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Sunday, 30 April 2017

What is your back story?

Teaching is an important profession and as cheesy as that sounds teachers really do have a huge impact upon the future of those that they teach. For a huge amount of teachers teaching is also a vocation, a calling, something they know they were meant to do. For those teachers who do not consider themselves vocational teachers teaching is still more than just a Monday to Friday, 8 hours a day job. The evidence for this can be seen all over social media and, if you look closely, in the pound shops and discount stores, in charity shops and in the stationary aisle of all well known supermarkets. 
But teachers are also real life people, people with lives outside of teaching, people with a back story. This is so often forgotten by politicians, by school leaders and even by themselves. Teaching is a profession that lends itself to an almost Jekyl and Hyde existence with teachers really living in that stock cupboard where their pupils think they live.
But in times when the importance of mental health and wellbeing are finally in the spotlight teachers need to feel free to share their backstory, reveal themselves as human beings, the people they really are warts and all. It is a scary thought I know. I can hear a lot of the teachers reading this inhaling deeply and saying 'What?' 'Are you mad?' 'No way!' But it is important for many reasons:

  • Teachers mental health - talking and sharing is one of the most powerful ways to maintain good mental health and wellbeing. That means talking about themselves, their feelings, thoughts being honest 'I'm having a bad day today' not talking about resources, books etc. 
  • Sharing a back story with others helps remind them that teachers are complex human beings like everybody else, with many vast and varied experiences outside of teaching and that these experiences can enhance what they do, not diminish it. 
  • It enables others to feel free to share their story opening up a really valuable dialogue which can lead an open, understanding culture. One that values, understands and recognises teachers on good days and bad.
  • Back stories do not just relate to mental health but also physical health and can be all manner of things from climbing mountains to deep sea diving. They are varied, complex, happy, sad, individual and often inspiring.
It is important to remember that having a back story does not make for a weaker person or a bad teacher. It actually shows that they have got where they are, as a result of or even despite of, their experiences. This is a powerful message, an example of the values set out in schools all around the country: Determination, hard work, resilience, compassion, kindness, teamwork ... and to their pupils they are rock stars. 
So what's your back story? Check out my other twitter handle to get part of mine @pituitarydi

Saturday, 1 April 2017

Finally Got My Mojo Back

This blog has, in part, been inspired by #teacher5aday. 

I have been tweeting and blogging professionally for a few years. I see Twitter as professional development. It has provided me with hundreds of ideas and no end of inspiration. I have connected with fellow teachers from around the world and have been privileged to get an insight into their classrooms. My blog was a way of sharing my thoughts and ideas. It was intended to share the things that mattered to me about teaching, the things I was doing in my class that I hoped would help my fellow tweachers. It was a hopeful, upbeat forum brimming with ideas.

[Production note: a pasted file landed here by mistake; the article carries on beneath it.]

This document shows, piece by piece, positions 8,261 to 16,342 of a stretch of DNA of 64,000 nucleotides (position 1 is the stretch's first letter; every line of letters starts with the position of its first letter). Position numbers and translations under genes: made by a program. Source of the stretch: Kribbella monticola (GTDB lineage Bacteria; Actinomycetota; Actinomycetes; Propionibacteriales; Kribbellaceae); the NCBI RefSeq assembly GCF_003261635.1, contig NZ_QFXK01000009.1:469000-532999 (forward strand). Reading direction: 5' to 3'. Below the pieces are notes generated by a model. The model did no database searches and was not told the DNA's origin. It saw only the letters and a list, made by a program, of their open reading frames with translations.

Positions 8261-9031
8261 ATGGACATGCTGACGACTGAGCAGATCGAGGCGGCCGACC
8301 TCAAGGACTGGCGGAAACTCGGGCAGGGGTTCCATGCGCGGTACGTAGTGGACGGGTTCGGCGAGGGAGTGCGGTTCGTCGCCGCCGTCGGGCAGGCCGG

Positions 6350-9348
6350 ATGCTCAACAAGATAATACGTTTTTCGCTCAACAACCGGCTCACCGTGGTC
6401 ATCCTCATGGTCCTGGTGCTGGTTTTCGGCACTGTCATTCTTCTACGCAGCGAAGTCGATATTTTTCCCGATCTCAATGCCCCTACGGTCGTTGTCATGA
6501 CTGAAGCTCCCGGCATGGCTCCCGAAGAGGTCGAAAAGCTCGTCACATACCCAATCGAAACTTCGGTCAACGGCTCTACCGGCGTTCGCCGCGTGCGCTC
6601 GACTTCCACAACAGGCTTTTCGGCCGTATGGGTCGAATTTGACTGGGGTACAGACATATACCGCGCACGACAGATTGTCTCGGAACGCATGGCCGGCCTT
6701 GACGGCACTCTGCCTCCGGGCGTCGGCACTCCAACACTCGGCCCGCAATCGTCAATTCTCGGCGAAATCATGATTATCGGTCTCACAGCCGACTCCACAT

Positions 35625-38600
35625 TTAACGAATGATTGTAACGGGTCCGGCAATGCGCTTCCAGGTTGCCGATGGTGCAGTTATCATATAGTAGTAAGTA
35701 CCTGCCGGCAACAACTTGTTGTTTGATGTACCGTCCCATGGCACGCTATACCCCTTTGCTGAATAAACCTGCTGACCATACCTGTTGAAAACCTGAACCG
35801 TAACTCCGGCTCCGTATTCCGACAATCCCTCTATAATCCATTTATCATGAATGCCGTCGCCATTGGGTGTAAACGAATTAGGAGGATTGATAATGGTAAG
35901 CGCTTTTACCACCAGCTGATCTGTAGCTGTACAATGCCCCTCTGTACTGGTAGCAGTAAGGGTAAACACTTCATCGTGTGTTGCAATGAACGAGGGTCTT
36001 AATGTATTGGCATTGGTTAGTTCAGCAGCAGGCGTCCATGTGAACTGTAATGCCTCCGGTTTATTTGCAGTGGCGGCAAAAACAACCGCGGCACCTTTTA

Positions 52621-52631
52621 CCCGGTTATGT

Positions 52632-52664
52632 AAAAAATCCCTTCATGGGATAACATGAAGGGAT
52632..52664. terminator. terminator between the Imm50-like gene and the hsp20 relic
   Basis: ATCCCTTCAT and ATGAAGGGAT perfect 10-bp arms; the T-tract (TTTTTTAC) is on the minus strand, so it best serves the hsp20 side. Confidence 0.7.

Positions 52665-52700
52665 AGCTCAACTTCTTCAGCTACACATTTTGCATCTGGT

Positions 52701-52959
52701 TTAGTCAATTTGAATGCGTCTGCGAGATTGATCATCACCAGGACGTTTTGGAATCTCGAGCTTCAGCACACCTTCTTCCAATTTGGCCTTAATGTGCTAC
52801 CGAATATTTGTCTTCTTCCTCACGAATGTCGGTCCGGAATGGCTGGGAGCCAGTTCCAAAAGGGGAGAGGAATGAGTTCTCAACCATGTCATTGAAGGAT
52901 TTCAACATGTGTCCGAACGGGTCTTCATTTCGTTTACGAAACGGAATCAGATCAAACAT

But then everything changed. I stopped blogging. It is only now, looking back, from what was a very dark time, that now thanks to @martynreah,  #teacher5aday and @mr_patel100 and @thebodycoach that I can finally blog again. 

So what went wrong? Firstly the huge changes that have happened in education that meant I felt cynical about the future. It all started with a man called Gove! I am sure you get the gist. Then an event in my school which resulted in a very, very difficult 18 months for our whole school community. Next Twitter itself, Twitter  can be such a positive place but can also at times be judgemental, isolating and very negative. Finally, my own physical and mental health. I have lived and struggled with hypopituitarism for the past 12 years. It is a challenging condition which has many side effects including weight gain, fatigue and depression. 

So what changed? Well Gove changed a lot and then left and we just have to get on. I still love teaching, I love having my own class and I have to keep going for those in my care, making the best of things for them. The problem in school was resolved eventually and an  exciting new head joined our amazing team. Twitter has improved hugely due to the #teacher5aday initiative which supports and encourages teachers positivity and well being,  @mr_patel100 provided a months worth of memories which connected teachers in a positive way via #memorymarch and @martynreah is now following this up with #stressawarenessmonth. As for my health, I have always had a 'this isn't going to beat me attitude' I have rarely taken a day off work believing that if I did I might never get back. It has been tough. But I have for the past year been seeing an amazing psychotherapist @seanorford, he has transformed my thought processes and put me on the road to rediscovering myself. Finally I came across @thebodycoach and his lean in 15. I have lost over a stone, I exercise daily, eat healthily and whilst I still have hypopituitarism, which will always be a battle, I feel better more positive and happy about myself . 

 I have a wonderful family, I work in a great school with a close team, so the future looks brighter, I can and will blog again!